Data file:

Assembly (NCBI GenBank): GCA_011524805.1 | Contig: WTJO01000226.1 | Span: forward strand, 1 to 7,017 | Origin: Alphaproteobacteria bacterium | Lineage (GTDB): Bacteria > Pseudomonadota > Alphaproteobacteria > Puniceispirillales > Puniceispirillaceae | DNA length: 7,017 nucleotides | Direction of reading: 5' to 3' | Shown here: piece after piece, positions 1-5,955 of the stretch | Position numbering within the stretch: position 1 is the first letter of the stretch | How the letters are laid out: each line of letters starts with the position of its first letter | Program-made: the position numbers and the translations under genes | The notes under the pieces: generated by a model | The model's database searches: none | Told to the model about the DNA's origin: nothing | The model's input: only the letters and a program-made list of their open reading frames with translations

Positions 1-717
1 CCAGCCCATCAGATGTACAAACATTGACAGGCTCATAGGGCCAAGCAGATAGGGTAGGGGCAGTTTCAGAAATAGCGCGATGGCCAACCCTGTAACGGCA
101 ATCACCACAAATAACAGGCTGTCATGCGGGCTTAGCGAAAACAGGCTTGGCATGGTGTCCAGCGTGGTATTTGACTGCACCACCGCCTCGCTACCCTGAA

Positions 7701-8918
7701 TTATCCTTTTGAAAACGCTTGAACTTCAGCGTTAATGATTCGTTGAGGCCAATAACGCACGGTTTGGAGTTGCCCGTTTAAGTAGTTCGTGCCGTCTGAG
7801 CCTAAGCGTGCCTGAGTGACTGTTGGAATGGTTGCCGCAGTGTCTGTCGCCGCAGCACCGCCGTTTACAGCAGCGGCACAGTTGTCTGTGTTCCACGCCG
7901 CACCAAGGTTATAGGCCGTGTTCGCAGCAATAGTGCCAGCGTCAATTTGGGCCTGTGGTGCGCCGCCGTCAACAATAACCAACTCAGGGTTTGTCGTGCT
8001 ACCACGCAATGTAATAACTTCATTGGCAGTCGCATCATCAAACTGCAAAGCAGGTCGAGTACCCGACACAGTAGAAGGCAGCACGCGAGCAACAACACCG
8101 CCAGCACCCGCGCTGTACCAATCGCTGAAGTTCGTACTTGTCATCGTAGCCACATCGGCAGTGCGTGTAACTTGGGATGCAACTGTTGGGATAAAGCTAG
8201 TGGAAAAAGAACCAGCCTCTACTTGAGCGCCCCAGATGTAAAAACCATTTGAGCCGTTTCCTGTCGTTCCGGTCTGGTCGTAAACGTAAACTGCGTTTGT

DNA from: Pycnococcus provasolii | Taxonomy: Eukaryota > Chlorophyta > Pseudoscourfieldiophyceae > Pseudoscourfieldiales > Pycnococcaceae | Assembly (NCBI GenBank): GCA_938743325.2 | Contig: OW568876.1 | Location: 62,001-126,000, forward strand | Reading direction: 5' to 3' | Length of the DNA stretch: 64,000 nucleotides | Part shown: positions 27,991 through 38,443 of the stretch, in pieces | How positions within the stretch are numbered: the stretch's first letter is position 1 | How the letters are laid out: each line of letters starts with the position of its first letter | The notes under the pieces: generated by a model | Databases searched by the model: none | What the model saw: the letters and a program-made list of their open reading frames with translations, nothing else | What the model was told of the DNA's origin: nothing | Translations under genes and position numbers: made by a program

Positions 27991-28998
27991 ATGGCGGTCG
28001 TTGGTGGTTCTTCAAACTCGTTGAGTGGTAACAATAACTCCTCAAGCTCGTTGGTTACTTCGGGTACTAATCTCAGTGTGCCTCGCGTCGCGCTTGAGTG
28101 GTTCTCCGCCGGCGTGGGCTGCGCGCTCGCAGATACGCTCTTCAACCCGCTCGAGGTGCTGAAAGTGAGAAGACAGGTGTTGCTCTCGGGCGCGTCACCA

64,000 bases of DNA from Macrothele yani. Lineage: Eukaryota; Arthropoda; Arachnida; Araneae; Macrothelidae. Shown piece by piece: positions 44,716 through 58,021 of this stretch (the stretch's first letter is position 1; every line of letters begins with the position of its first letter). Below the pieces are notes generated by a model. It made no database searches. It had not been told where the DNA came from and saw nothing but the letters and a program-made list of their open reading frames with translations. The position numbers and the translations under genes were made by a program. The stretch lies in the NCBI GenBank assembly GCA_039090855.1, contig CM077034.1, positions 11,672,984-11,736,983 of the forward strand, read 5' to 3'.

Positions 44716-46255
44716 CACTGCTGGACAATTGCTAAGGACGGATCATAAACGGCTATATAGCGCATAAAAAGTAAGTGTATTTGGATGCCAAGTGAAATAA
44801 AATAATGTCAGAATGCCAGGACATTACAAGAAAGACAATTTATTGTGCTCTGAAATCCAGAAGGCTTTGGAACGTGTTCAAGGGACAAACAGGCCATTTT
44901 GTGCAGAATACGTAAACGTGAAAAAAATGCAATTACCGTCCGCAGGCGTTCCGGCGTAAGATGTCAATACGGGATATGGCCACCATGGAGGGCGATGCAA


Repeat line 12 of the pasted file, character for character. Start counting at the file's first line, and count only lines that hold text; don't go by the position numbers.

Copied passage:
DNA from: Pycnococcus provasolii | Taxonomy: Eukaryota > Chlorophyta > Pseudoscourfieldiophyceae > Pseudoscourfieldiales > Pycnococcaceae | Assembly (NCBI GenBank): GCA_938743325.2 | Contig: OW568876.1 | Location: 62,001-126,000, forward strand | Reading direction: 5' to 3' | Length of the DNA stretch: 64,000 nucleotides | Part shown: positions 27,991 through 38,443 of the stretch, in pieces | How positions within the stretch are numbered: the stretch's first letter is position 1 | How the letters are laid out: each line of letters starts with the position of its first letter | The notes under the pieces: generated by a model | Databases searched by the model: none | What the model saw: the letters and a program-made list of their open reading frames with translations, nothing else | What the model was told of the DNA's origin: nothing | Translations under genes and position numbers: made by a program